The new MGM, as revived by chairman and CEO Harry Sloan, has struck a variety of distribution agreements with outside producers — and the results have been quite a mixed bag.
The distributor enjoyed its biggest success with the Weinstein Co.’s “1408,” the PG-13 horror show adapted from a Stephen King story. Grossing $71.5 million, the film prospered where other, more hard-R horror movies recently have failed. But MGM also plunged into R-rated horror, releasing the Weinstein Co.’s “Halloween,” Rob Zombie’s remake of John Carpenter’s 1978 classic, which scared up $30.6 million over the Labor Day weekend, when it opened as the frame’s top film.
The Weinstein Co. found less traction with such other titles as “The Nanny Diaries” ($16.7 million); “Who’s Your Caddy?” ($5.6 million), the first release from Our Stories Prods., the new partnership between the Weinsteins and Robert L. Johnson; and the Zach Braff comedy “The Ex” ($3.1 million), from 2929 Prods.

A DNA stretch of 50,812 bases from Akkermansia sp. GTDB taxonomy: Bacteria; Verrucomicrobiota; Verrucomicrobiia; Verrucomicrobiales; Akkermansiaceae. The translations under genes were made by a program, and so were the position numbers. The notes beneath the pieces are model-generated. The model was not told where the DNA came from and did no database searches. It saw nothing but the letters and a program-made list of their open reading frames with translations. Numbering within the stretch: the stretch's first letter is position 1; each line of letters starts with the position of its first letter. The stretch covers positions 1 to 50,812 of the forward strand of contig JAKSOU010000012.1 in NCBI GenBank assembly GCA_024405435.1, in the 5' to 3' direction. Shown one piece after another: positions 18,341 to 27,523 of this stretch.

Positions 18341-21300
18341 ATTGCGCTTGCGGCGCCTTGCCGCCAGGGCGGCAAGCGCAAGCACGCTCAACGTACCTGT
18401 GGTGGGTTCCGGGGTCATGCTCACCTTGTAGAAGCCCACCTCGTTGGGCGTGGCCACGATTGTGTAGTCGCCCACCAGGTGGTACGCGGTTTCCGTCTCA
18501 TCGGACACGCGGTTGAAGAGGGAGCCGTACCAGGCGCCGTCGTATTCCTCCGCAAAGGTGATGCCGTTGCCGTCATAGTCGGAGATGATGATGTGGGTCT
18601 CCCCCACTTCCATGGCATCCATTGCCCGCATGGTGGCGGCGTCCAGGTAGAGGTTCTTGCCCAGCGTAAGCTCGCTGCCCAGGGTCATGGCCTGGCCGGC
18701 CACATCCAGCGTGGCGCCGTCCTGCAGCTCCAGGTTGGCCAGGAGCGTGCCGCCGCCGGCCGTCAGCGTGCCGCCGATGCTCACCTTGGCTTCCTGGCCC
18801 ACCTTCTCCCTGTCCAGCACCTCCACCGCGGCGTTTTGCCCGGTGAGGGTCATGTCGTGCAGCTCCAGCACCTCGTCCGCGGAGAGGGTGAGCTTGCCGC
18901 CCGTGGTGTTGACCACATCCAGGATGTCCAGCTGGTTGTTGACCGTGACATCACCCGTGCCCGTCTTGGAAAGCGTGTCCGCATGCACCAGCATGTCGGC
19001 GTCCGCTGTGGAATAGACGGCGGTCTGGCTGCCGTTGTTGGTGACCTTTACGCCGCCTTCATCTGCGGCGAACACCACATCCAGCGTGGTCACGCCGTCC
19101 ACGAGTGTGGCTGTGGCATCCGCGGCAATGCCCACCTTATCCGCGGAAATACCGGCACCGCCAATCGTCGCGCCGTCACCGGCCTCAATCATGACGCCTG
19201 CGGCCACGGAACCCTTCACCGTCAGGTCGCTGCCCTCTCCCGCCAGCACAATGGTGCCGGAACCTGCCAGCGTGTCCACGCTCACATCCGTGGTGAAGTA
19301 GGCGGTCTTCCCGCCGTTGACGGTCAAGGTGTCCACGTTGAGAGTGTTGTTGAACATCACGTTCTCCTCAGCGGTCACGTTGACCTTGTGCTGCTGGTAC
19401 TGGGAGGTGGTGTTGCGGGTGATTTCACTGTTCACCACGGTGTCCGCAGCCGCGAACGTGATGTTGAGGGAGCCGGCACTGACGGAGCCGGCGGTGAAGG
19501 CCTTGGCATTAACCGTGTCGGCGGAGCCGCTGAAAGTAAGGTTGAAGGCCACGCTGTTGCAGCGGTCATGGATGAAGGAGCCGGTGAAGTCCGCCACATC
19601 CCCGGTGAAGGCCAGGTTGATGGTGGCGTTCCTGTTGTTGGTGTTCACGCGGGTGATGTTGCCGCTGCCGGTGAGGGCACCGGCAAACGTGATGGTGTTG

Dramas proved problematic: The Kevin Costner thriller “Mr. Brooks,” from Element Films and Relativity Media, only managed to collect $28.5 million, and Werner Herzog’s war story “Rescue Dawn,” which MGM had a hand in producing, was missing in action with just $5.4 million.
Meanwhile, “Death at a Funeral,” Frank Oz’s very British comedy from Sidney Kimmel Entertainment, is still trying to build an audience, having taken in $4.7 million in three weekends of limited release.